Ichiro and his Approach

I put together a new little chart yesterday while the Mariners were taking a break to get in some hitting practice on MLB 2K12 (source not found). Included are the statistics HR per outfield flyball (HR/FB), OBP, ISO power, groundball rates (GB%), outfield flyball rates (OFFB%), and line drive rates (LD%).

This chart compares players to their own performance in the years 2009 to 2011, which makes it useful for analyzing changes in guys like Ichiro, but not so useful for guys like Alex Liddi. I added additional shades of green and red to highlight the changes. Generally, the greener the better, but for GB% and OFFB%, greener simply means morer. More groundballs would be good for Ichiro, but bad for Justin Smoak.

To the chart!


Earlier in the season I was high on Ichiro’s line drive rate. While line drives are generally the best batted ball outcome—producing hits 60-70% of the time—Ichiro has also traded some groundballs for some flyballs. That’s not a good trade for a light-hitting player, but I don’t think it’s the difference maker. Observe.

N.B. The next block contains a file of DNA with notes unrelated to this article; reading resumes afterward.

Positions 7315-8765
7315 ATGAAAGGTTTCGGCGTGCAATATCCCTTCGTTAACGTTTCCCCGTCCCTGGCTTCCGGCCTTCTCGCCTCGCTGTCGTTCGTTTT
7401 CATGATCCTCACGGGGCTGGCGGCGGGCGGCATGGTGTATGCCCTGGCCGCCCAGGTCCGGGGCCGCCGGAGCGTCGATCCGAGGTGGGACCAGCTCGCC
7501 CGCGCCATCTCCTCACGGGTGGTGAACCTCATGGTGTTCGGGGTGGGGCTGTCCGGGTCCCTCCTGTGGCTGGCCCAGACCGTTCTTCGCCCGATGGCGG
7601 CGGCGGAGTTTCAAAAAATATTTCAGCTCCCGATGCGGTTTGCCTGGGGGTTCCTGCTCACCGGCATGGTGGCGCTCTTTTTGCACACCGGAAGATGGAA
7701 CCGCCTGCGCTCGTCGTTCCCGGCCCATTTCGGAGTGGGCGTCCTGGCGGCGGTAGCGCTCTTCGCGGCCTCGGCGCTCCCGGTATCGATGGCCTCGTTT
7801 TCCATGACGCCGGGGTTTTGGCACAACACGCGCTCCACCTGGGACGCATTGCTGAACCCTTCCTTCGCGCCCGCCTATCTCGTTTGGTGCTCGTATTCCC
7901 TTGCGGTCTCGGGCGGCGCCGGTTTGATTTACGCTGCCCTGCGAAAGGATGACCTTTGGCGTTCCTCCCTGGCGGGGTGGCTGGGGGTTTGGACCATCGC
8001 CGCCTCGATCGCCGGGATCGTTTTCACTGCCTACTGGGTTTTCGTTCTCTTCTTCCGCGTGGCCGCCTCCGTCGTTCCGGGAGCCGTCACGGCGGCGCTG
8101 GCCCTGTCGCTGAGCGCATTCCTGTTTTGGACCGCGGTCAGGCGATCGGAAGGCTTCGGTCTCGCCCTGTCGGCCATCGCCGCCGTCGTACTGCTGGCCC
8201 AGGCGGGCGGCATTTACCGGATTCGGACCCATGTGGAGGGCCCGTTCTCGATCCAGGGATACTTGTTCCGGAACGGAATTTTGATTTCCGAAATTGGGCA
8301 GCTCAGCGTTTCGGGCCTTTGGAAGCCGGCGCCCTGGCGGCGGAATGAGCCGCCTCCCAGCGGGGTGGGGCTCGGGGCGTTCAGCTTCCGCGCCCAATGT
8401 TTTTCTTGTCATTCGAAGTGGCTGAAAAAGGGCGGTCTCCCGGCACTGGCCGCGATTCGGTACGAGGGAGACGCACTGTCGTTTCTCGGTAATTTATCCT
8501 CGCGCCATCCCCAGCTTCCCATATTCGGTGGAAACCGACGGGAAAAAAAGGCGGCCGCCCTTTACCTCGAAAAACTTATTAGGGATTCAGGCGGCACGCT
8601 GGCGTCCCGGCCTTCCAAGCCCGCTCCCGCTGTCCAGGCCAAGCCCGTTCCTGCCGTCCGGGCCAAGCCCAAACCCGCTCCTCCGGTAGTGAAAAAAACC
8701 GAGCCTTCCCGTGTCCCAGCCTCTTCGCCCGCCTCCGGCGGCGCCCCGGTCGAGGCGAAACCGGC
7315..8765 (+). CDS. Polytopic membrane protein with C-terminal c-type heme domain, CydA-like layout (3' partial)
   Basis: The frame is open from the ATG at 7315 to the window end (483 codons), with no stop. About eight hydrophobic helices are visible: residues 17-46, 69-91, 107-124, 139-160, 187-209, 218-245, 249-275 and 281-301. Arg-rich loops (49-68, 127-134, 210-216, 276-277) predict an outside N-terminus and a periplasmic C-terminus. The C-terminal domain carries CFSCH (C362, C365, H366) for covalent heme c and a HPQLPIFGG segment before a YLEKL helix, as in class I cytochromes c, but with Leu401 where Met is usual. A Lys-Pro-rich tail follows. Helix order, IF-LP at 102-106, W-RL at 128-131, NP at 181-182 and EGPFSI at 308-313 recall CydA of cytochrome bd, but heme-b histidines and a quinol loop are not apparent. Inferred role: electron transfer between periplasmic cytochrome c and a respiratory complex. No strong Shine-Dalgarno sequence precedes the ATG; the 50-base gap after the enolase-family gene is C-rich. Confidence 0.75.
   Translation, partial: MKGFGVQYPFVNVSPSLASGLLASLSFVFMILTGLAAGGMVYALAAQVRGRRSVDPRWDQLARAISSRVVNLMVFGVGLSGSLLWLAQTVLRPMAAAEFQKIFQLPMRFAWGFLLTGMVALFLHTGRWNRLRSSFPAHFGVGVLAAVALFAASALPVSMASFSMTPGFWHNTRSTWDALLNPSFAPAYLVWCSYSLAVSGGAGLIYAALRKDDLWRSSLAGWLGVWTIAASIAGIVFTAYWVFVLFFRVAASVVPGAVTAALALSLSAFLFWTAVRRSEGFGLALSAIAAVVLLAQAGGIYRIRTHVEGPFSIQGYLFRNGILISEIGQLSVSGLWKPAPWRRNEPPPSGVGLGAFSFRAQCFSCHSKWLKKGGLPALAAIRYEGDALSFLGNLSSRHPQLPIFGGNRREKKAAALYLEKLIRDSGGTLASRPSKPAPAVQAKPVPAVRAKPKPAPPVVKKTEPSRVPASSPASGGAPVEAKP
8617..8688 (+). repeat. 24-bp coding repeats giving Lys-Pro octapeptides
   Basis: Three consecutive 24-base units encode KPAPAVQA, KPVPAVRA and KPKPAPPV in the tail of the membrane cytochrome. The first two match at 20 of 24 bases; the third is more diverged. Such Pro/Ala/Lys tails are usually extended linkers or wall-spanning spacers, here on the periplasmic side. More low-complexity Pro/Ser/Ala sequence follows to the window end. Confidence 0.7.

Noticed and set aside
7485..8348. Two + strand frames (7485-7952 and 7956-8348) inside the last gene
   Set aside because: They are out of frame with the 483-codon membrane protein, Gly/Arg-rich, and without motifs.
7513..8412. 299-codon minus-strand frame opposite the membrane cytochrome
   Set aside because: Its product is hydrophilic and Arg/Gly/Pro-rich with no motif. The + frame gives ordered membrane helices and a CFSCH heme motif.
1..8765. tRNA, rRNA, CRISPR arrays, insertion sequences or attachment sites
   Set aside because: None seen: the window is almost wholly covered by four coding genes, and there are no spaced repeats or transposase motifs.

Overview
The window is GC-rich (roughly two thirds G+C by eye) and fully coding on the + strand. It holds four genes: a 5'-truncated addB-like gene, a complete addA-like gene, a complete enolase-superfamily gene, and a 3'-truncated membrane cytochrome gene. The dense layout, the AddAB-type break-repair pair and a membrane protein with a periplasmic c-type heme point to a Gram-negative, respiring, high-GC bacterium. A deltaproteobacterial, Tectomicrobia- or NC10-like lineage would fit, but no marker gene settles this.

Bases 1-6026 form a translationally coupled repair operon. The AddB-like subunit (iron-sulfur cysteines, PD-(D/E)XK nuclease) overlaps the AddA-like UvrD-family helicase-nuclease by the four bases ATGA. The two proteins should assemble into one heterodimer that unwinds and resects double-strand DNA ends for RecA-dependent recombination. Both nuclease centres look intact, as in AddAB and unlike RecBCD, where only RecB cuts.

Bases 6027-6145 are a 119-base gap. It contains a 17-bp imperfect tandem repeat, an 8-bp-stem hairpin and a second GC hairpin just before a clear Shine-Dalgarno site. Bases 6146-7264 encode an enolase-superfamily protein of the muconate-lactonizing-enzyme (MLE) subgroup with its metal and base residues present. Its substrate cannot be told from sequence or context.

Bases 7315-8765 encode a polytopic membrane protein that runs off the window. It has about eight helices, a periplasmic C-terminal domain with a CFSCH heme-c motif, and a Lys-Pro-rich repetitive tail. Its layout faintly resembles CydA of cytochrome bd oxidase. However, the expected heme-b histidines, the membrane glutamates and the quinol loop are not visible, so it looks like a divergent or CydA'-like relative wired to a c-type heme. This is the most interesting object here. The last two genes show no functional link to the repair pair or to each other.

On his career, Itchy has a batting average of .296 on groundballs, .693 on line drives, and .136 on outfield flyballs. If he could maintain those averages with his current batted ball splits, he would have a BABIP in the .350 range. This season, his BABIP is a career-low .276.

So I would not argue that his change in approach (that was advertised at the beginning of the year) is necessarily making him worse. After all, if he could maintain the same averages on each type of batted ball as he has for his career, he would be hitting about .315 and we’d all be much happier. His ability to turn contact into hits has deteriorated and at 38, it’s probably not coming back. Age is the guilty one, your honor, not his approach.

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Tags: BABIP Batted Ball Ichiro

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